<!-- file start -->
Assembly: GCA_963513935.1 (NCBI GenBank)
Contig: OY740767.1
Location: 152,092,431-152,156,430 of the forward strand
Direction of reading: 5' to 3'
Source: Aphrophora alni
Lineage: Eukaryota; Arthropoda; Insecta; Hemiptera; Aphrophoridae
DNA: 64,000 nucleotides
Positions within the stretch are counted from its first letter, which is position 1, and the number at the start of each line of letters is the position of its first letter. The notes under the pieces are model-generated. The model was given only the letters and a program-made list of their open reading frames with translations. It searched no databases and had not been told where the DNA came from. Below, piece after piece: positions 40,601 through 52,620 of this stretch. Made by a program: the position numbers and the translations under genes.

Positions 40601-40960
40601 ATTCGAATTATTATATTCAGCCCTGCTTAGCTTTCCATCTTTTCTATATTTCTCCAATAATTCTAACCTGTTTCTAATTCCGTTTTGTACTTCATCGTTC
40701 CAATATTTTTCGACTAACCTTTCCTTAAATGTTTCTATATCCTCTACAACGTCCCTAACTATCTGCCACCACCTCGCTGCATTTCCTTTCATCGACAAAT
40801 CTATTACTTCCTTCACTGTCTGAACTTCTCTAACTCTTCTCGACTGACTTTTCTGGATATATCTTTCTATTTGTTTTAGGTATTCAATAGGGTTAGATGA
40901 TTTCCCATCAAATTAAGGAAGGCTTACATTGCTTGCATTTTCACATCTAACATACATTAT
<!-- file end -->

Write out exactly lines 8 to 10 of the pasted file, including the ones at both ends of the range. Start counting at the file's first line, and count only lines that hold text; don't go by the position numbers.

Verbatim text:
Positions within the stretch are counted from its first letter, which is position 1, and the number at the start of each line of letters is the position of its first letter. The notes under the pieces are model-generated. The model was given only the letters and a program-made list of their open reading frames with translations. It searched no databases and had not been told where the DNA came from. Below, piece after piece: positions 40,601 through 52,620 of this stretch. Made by a program: the position numbers and the translations under genes.

Positions 40601-40960
40601 ATTCGAATTATTATATTCAGCCCTGCTTAGCTTTCCATCTTTTCTATATTTCTCCAATAATTCTAACCTGTTTCTAATTCCGTTTTGTACTTCATCGTTC